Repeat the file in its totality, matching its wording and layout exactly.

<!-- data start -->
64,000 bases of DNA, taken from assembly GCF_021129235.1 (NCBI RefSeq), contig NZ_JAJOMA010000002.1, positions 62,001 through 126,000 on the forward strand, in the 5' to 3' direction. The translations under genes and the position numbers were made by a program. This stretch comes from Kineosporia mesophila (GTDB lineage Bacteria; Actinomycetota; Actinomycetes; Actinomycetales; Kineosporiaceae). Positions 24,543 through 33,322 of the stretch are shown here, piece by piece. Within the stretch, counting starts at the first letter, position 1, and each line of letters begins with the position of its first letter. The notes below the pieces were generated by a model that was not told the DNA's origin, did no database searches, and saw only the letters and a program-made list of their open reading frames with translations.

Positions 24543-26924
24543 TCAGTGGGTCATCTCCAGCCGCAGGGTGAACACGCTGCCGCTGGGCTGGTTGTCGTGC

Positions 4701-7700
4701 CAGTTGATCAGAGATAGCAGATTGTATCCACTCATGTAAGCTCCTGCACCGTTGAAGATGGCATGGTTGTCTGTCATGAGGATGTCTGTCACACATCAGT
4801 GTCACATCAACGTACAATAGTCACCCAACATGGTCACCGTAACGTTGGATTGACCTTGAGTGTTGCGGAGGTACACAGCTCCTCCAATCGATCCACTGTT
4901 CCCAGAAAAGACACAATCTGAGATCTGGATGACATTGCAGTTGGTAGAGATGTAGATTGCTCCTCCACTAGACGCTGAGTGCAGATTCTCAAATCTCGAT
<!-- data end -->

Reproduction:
64,000 bases of DNA, taken from assembly GCF_021129235.1 (NCBI RefSeq), contig NZ_JAJOMA010000002.1, positions 62,001 through 126,000 on the forward strand, in the 5' to 3' direction. The translations under genes and the position numbers were made by a program. This stretch comes from Kineosporia mesophila (GTDB lineage Bacteria; Actinomycetota; Actinomycetes; Actinomycetales; Kineosporiaceae). Positions 24,543 through 33,322 of the stretch are shown here, piece by piece. Within the stretch, counting starts at the first letter, position 1, and each line of letters begins with the position of its first letter. The notes below the pieces were generated by a model that was not told the DNA's origin, did no database searches, and saw only the letters and a program-made list of their open reading frames with translations.

Positions 24543-26924
24543 TCAGTGGGTCATCTCCAGCCGCAGGGTGAACACGCTGCCGCTGGGCTGGTTGTCGTGC

Positions 4701-7700
4701 CAGTTGATCAGAGATAGCAGATTGTATCCACTCATGTAAGCTCCTGCACCGTTGAAGATGGCATGGTTGTCTGTCATGAGGATGTCTGTCACACATCAGT
4801 GTCACATCAACGTACAATAGTCACCCAACATGGTCACCGTAACGTTGGATTGACCTTGAGTGTTGCGGAGGTACACAGCTCCTCCAATCGATCCACTGTT
4901 CCCAGAAAAGACACAATCTGAGATCTGGATGACATTGCAGTTGGTAGAGATGTAGATTGCTCCTCCACTAGACGCTGAGTGCAGATTCTCAAATCTCGAT